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Cyprus

Constitution amended to rule out death penalty resurgence

Photo: Christos Theodorides)

The House plenum on Friday approved a constitution amendment to scrap a provision that could allow for legislation to impose the death penalty for a number of crimes.

In total 49 MPs of those present during the first plenary session of the new legislature approved the 10th constitutional amendment deleting Article 7.2 which provides for the possibility of imposing a death penalty. The last time the death penalty was given was in 1962.

Cyprus abolished the death penalty by law in 1983 for murder cases and in 2002 for all other crimes such as treason but did not amend the constitution.

The scrapped article of the constitution stated that “no person shall be deprived of his life except in the execution of a sentence of a competent court following his conviction of an offence for which this penalty is provided by law”. Under the article, the death penalty covered premeditated murder, high treason, piracy pure gentium and capital offences under military law.

The two MPs of the far right party Elam abstained from the vote as they believe it was “a hasty move”.

“We believe that the Republic of Cyprus could in the future, if the parliament agreed to, to give the death penalty for the crime of high treason during wartime,” the party’s MP Linos Papayiannis said.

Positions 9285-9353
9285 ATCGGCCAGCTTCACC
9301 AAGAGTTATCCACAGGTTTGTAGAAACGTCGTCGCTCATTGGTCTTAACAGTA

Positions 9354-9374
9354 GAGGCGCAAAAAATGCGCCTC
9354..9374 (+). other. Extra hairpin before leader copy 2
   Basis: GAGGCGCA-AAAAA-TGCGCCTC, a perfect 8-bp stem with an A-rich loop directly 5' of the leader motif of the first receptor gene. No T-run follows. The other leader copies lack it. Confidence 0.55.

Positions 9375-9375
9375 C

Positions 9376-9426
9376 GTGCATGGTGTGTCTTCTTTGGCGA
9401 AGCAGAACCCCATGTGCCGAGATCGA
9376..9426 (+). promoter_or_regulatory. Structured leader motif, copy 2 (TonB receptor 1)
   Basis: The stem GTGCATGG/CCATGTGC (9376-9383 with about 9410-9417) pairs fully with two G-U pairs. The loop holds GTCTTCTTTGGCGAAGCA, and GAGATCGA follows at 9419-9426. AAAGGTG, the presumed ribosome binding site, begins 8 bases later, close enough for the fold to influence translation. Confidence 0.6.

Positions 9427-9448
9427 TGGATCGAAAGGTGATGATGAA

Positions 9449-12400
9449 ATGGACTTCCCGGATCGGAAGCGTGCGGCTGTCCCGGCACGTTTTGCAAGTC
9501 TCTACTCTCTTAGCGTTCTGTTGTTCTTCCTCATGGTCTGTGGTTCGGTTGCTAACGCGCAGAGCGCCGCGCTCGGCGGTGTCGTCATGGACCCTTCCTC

“Let’s not forget that … we are a country under occupation, with 40,000 Turkish soldiers in our land and under the permanent threat of Turkey,” he said.

Scrapping the article in question was proposed by the new House speaker Demetris Syllouris arguing that its existence leaves the window open for future legislation re-introducing it.

“The amendment is deemed as necessary as the RoC as a rule of law defending human rights and especially the right to life and physical integrity is opposed as a matter of principle to the death penalty,” a parliamentary document said.

It added that the RoC was an EU member whose Charter of Fundamental Rights provides for the abolition of the death penalty, and has ratified the European Convention for the Protection of Human Rights and Fundamental Freedoms and the International Covenant on Civil and Political rights.

Syllouris said that there were three to four other constitutional articles citing the death penalty, and for which he is in consultation with the attorney-general and the head of the House legal affairs committee.

“A serious job is in order and we as Parliament … will take initiative toward that direction,” Syllouris said.

 

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